You ever hear that old adage about not putting your hands too close to the flame? Obviously Walter Stackhouse, Patrick Wilson’s character in A Kind of Murder, did not heed the warning as he finds himself embroiled in a murder conspiracy of his own while investigating a separate one. This film noir is based on a novel from the famous author of The Talented Mr. Ripley, Patricia Highsmith. Murder mysteries in recent months have become a huge interest of mine, so when presented with this film, I was extremely excited with the opportunity. However, after watching, though I was intrigued by the whodunit aspect, I found the other areas lacking, specifically connecting with the lead character.
Walter Stackhouse (Patrick Wilson) appears to be the man who has it all: a successful career as an architect, a beautiful home, and a gorgeous wife (Jessica Biel) to share it with. But a happy man is the last thing he appears to be, escaping his seemingly perfect life in order to delve into the macabre world of murder. After a gruesome murder of a woman, Walter begins to investigate her death, which eventually leads him to her widow (Eddie Marsan) and puts him at odds with investigating detective Laurence Corby (Vincent Kartheiser).
Further complicating matters is Walter’s growing obsession with friend of a friend, Ellie (Hayley Bennet) who isn’t really complaining about the attention that she is receiving from Walter. During his investigation, Walter finds himself in over his head engaged in a battle of wits with a clever killer, and when tragedy befalls him and police direct their attention to at him, he must find way to clear his name, all the while avoiding becoming the killer’s next victim.
“I did nothing wrong.”
Seems to be the overall theme of the murder mystery, usually as a justification for the lead’s character’s wrongdoings. Those are famous last words if I ever heard them. Obsessing about murder and possibly fantasizing about the death of your wife is not necessarily doing everything right, if you ask me, although, after seeing his circumstance, I can understand the impulse. Kudos to Jessica Biel for her performance as Clara. I actually felt a shiver go down my spine when she threatened to kill herself should her husband try to divorce her. Although they did not share much screen time together on this project, Biel’s and Bennett perfectly opposite portrayals (Biel representing the dark aspects, and Bennett the light) assisted in making Wilson’s circumstances more relatable, even though I was not able to connect with the character completely.
The biggest success for the film in my opinion is the perfect way that it captured the 60’s time period. I can’t guarantee its accuracy as I was born twenty years too late, but to my eye, the production staff and costume designers are owed a pat on the back. From the garbs to the setting, I truly felt transported back in time, to a simpler time when motives were simpler, and it’s a good thing given that the investigators are top-shelf.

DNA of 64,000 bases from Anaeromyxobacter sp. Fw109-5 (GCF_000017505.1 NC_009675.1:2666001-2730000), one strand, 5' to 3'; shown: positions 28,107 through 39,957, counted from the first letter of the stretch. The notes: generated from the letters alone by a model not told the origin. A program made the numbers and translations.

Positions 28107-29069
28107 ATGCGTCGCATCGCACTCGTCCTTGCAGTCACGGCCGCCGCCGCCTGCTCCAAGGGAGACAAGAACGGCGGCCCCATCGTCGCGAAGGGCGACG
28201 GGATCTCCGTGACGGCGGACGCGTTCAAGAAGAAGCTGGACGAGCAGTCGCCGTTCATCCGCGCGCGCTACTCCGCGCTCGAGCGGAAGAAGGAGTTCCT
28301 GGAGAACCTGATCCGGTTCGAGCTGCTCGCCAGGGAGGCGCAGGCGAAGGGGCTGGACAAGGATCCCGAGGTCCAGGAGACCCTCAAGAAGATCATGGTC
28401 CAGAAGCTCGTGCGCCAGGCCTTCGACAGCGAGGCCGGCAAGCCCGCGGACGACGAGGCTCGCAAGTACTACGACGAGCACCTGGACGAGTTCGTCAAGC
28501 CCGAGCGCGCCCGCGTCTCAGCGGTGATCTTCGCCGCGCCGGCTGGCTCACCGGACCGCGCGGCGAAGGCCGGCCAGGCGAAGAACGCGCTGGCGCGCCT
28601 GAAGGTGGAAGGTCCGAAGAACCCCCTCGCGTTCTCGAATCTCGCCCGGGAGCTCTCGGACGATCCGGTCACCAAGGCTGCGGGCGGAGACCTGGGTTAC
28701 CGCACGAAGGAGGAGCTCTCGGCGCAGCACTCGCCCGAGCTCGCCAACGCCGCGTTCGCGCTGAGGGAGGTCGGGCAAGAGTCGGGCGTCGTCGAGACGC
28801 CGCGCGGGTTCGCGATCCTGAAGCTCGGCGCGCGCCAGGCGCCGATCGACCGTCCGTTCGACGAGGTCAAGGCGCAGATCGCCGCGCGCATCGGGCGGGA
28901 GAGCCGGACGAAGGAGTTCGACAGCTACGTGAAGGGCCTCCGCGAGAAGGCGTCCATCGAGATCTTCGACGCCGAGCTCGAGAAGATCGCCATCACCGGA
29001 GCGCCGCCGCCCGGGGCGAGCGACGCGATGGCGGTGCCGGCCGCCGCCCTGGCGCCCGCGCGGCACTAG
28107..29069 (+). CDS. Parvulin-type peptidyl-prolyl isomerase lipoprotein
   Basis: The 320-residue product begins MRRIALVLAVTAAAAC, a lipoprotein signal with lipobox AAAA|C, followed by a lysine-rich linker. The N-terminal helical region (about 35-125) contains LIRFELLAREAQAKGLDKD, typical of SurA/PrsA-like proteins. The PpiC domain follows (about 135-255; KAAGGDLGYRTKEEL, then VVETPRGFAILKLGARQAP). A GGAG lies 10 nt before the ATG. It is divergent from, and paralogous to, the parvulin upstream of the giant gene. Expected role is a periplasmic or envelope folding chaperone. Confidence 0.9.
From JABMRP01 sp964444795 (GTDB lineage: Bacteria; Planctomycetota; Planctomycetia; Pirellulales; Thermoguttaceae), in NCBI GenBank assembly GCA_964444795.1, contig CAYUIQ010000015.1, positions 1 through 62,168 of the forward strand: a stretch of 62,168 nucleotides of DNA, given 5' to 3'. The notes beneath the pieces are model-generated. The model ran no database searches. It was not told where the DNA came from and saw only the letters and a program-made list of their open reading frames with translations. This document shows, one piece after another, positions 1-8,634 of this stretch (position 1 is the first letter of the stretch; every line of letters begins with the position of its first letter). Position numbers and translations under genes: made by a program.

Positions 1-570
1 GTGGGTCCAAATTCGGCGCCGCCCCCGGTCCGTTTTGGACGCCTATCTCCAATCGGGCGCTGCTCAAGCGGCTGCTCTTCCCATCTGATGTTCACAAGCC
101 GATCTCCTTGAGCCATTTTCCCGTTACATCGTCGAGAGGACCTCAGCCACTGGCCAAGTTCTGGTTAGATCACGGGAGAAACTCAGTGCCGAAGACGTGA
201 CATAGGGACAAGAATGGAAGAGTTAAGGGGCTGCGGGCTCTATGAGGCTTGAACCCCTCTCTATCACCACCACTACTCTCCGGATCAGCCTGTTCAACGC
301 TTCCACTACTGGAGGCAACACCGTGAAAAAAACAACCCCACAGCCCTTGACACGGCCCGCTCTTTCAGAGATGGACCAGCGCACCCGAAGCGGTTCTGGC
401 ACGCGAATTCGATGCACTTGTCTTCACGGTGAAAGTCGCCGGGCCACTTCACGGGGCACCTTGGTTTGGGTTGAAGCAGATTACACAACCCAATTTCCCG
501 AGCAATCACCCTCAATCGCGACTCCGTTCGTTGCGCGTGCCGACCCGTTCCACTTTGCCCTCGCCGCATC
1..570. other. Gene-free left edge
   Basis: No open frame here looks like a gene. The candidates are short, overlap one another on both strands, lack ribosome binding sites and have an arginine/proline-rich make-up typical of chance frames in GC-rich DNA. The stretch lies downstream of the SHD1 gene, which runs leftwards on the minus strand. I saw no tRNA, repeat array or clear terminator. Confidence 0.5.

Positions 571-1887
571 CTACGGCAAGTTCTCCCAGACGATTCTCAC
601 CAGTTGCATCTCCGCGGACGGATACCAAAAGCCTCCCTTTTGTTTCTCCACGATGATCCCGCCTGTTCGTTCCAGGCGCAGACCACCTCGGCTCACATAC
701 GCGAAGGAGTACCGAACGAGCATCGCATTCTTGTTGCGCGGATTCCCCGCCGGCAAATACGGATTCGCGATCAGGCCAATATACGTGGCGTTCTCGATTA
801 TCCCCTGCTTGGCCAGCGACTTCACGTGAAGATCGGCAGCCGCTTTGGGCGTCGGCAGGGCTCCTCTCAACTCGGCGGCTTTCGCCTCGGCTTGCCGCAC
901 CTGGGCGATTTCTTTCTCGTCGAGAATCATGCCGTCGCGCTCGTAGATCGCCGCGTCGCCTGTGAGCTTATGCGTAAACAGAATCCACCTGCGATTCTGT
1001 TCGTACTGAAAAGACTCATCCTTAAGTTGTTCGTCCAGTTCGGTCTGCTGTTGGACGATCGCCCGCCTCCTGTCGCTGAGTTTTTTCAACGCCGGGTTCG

The Blunderer indeed. I will say this for Wilson’s performance: he committed to that aspect as I like Detective Corby found myself wondering if he wasn’t the smartest dumb person that I had ever seen. How does someone who has managed to achieve so much success in life manage to get himself so tangled in a murder investigation, and then turn around and make matters worse for himself by not knowing when to quit? In the end that was my biggest obstacle to committing to the story, as I simply didn’t find it believable. A part of me wants to check the original source material to see what I missed.
A Kind of Murder is presented in the aspect ratio 1.85:1. The 1080p image is arrived at with an AVC MPEG-4 codec at an average of 24 mbps. The fine detail is adequate during medium shots but is lacking during close-ups. I expected a crisper picture, especially during the winter scenes as the snowflakes were more synonymous with puff pieces. The color palette as well as flesh tones were muted; however, it served the mystery noir in a complimentary manner. On the positive side, the black levels display good separation, specifically in the bookstore setting.
With the exception of a few plates crashing to the ground after an angry outburst, this is a highly dialog-driven film, which the DTS-HD Master Audio 5.1 track is more than capable of handling. Overall, I found everything from the ambient noise to the soundtrack and dialog to be extremely well balanced without feeling like one overwhelmed another. That said, as much of the sound was generated from the front speakers, I did not experience an immersive feeling.
The Psychological: Andy Goddard (10:39): A in-depth interview with the film’s director intercut with clips from the film and commentary from the cast about working with Goddard. Very remiscent of a “Making Of” featurette.
The 60’s Look (05:07): A brief featurette with interviews from the cast discussing the wardrobes and settings which helped create the feel and look of the 60’s.
The Noirish Characters of A Kind of Murder (14:35): This was an excellent addition to the feature section. It really helped me get an understanding of the characters after the fact. To save yourself the same trouble that I had, I would suggest watching this first, but be warned that spoilers may be contained.
The story built up such intrigue and fizzled out at the endzone, if you can forgive the sports analogy. Though as I mentioned earlier, I never really connected with Wilson in the role, the whodunit aspect was more than enough to retain my interest, but that was built on my belief that there was going to be a game-changer at the ending. Without delivery of that aspect, the film just doesn’t hit home with me.